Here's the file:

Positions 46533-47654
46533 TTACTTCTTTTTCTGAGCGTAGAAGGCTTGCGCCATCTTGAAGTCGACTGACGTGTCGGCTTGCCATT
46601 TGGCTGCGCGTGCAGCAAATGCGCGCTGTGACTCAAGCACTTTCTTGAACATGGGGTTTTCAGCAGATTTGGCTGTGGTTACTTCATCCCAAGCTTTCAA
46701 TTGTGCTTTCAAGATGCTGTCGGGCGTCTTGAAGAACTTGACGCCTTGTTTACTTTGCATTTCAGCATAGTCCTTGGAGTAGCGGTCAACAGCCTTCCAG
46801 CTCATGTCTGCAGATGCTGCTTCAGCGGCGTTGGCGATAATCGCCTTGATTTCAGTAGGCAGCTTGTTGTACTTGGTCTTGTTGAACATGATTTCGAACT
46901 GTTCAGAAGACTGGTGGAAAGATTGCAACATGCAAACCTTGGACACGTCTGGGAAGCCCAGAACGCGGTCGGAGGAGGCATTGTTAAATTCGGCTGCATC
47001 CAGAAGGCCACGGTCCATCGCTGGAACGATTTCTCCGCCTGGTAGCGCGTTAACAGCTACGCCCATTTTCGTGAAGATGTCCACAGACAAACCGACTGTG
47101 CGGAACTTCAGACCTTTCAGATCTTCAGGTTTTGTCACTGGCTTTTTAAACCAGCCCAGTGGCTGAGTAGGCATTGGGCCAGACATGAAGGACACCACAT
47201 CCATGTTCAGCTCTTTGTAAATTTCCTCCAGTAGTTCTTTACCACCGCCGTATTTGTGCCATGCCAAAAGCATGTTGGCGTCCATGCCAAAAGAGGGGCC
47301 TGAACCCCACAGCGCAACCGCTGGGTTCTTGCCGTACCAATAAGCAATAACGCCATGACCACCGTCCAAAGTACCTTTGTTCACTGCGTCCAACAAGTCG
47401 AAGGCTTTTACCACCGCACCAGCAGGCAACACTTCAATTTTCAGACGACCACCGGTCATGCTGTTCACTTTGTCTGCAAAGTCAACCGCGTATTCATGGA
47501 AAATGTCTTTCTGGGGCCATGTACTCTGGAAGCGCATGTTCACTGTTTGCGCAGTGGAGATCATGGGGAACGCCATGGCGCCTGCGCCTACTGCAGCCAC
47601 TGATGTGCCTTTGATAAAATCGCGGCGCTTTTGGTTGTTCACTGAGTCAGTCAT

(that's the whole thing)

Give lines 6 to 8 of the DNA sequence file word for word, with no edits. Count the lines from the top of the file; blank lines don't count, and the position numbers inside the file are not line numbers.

46901 GTTCAGAAGACTGGTGGAAAGATTGCAACATGCAAACCTTGGACACGTCTGGGAAGCCCAGAACGCGGTCGGAGGAGGCATTGTTAAATTCGGCTGCATC
47001 CAGAAGGCCACGGTCCATCGCTGGAACGATTTCTCCGCCTGGTAGCGCGTTAACAGCTACGCCCATTTTCGTGAAGATGTCCACAGACAAACCGACTGTG
47101 CGGAACTTCAGACCTTTCAGATCTTCAGGTTTTGTCACTGGCTTTTTAAACCAGCCCAGTGGCTGAGTAGGCATTGGGCCAGACATGAAGGACACCACAT